Here’s the scientific assessment, though, and it raises the more important question of whether or not glass slippers should exist.

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First, you’d still have to be 110 pounds with a size 6 foot. The heel would have to be less than a half-inch to keep the shoes from shattering once you started walking. That’s roughly the height of nice pair of Florida flip flops which is to say “flats” which is to say who cares about the glass slippers if they don’t have a legit heel? The glass would have to be tempered safety glass, not regular glass. Safety glass seems okay until you start thinking about bending your foot, or slipping on the Prince’s polished ballroom dance floor, or running briskly down several stairs in a heart-pounding race against midnight. Safety glass is just thicker, not unbreakable. So, one step at the wrong angle and crash!, the weight pressure will shatter your instep, sending you to the ER at midnight in your raggedy dress.

The upside, however, is that it would have been much easier for the Prince to find Cinderella by tracking the trail of bloody footprints to the sliding door of the ER, and he never would have had to touch the feet of those odious step-sisters.

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L to R: Jimmy Choo design, Nicolas Kirkwood design, Paul Andrew design.

Back to reality: some of the world’s most high-profile fashion designers took the challenge of creating a glass-slipper shoe in 2015, when Disney released their live-action Cinderella film. Jimmy Choo, Ferragamo, Charlotte Olympia and six others whipped up fabulous shoes with enough sparkle and Swarovski to put a fairy godmother to shame. These designs turned into real-life buyable, wearable couture, and you can still get your hands on a pair with minimal Google-work. That same year in Japan, the glass artisans of Nakamura Glass Studio unveiled their hand-blown slippers, made by a process without cutting or molds, that took eight years to perfect and seem to contradict the mathematical findings of our aforementioned engineers. At $697.00 per shoe—that’s $1394.00 per pair—you yourself should probably be in the post-Prince part of the Cinderella story. We have no idea if you can walk or run in them, but you can buy them and put them on your feet. On a scale of 1-10, the comfort level looks to be around an H, indicating that some things may be best left in the realm of the imagination.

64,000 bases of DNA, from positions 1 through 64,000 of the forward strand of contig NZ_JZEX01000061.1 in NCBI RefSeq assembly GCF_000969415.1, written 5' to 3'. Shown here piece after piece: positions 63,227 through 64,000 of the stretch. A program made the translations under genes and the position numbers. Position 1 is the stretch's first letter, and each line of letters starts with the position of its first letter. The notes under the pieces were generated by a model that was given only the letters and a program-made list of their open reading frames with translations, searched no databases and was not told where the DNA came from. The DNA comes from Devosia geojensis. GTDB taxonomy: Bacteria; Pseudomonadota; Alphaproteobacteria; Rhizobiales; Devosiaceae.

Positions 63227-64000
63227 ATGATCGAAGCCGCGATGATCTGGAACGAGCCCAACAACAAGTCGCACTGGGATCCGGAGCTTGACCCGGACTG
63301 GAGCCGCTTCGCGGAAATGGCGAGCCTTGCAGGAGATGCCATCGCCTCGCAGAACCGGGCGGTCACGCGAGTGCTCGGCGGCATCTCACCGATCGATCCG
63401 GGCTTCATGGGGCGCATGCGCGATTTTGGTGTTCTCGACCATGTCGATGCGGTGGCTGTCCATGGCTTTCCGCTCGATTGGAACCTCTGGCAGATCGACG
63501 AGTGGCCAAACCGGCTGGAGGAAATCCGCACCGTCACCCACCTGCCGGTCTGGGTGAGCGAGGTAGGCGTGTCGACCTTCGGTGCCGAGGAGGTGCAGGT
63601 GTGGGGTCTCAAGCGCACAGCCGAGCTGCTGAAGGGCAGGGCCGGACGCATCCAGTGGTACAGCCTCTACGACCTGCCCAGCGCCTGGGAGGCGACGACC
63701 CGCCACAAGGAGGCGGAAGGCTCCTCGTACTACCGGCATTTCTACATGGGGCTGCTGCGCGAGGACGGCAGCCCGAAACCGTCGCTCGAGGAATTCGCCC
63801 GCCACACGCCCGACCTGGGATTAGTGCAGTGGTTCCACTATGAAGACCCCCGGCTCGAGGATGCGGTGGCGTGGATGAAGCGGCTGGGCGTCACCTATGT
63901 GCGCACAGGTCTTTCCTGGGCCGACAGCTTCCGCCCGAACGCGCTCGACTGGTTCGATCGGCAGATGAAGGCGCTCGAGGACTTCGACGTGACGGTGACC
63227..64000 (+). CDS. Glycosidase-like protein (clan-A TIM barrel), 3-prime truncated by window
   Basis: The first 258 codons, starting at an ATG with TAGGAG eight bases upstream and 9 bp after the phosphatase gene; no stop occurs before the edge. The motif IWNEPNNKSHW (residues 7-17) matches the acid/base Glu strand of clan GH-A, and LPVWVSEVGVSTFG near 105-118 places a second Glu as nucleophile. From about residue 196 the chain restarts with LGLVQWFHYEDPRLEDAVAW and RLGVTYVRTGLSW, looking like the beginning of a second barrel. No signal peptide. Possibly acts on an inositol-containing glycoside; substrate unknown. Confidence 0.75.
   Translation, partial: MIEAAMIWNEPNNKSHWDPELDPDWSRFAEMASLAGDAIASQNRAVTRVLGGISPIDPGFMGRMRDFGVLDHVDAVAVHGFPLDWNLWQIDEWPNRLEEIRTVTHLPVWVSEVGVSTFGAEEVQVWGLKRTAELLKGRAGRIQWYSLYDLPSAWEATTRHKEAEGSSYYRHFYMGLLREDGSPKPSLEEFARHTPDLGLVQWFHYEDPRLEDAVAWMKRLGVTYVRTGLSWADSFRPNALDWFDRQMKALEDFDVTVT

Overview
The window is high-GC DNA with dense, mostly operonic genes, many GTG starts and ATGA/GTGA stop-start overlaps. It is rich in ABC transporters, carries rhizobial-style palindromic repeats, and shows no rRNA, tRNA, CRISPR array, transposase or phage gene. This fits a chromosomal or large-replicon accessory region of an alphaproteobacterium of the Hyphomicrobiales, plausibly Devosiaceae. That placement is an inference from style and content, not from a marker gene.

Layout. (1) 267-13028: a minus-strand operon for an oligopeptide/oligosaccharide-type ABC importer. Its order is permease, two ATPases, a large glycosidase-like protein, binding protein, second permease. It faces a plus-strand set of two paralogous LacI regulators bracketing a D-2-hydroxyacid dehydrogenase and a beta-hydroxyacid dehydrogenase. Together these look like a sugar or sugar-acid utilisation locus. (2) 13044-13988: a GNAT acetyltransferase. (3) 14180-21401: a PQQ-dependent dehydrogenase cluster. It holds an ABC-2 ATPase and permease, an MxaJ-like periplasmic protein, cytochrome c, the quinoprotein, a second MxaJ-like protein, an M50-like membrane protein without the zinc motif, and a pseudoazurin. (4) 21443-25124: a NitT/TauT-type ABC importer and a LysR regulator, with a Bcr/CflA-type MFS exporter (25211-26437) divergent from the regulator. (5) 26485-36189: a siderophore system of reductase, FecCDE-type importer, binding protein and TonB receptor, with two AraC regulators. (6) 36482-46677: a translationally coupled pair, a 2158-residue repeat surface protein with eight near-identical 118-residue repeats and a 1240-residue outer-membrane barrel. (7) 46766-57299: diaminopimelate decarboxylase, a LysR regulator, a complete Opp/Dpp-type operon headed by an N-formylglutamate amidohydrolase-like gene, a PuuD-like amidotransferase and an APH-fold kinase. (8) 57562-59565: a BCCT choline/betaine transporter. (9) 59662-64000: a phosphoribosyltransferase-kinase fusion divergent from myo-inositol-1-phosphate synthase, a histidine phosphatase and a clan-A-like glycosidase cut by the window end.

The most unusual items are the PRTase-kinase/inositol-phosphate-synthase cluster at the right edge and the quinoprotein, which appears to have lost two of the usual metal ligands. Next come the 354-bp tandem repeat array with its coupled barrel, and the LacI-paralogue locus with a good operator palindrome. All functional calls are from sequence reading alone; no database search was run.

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Hand-blown glass slippers from Nakamura Glass Studio.

Come to the realm of imagination when Rodgers + Hammerstein’s Cinderella plays in Morsani Hall July 5-8.

The Julie Andrews Appreciation Blog

We love Julie Andrews. Naturally, she’s on our mind since The Sound of Music opens tonight, June 5, and runs through the weekend.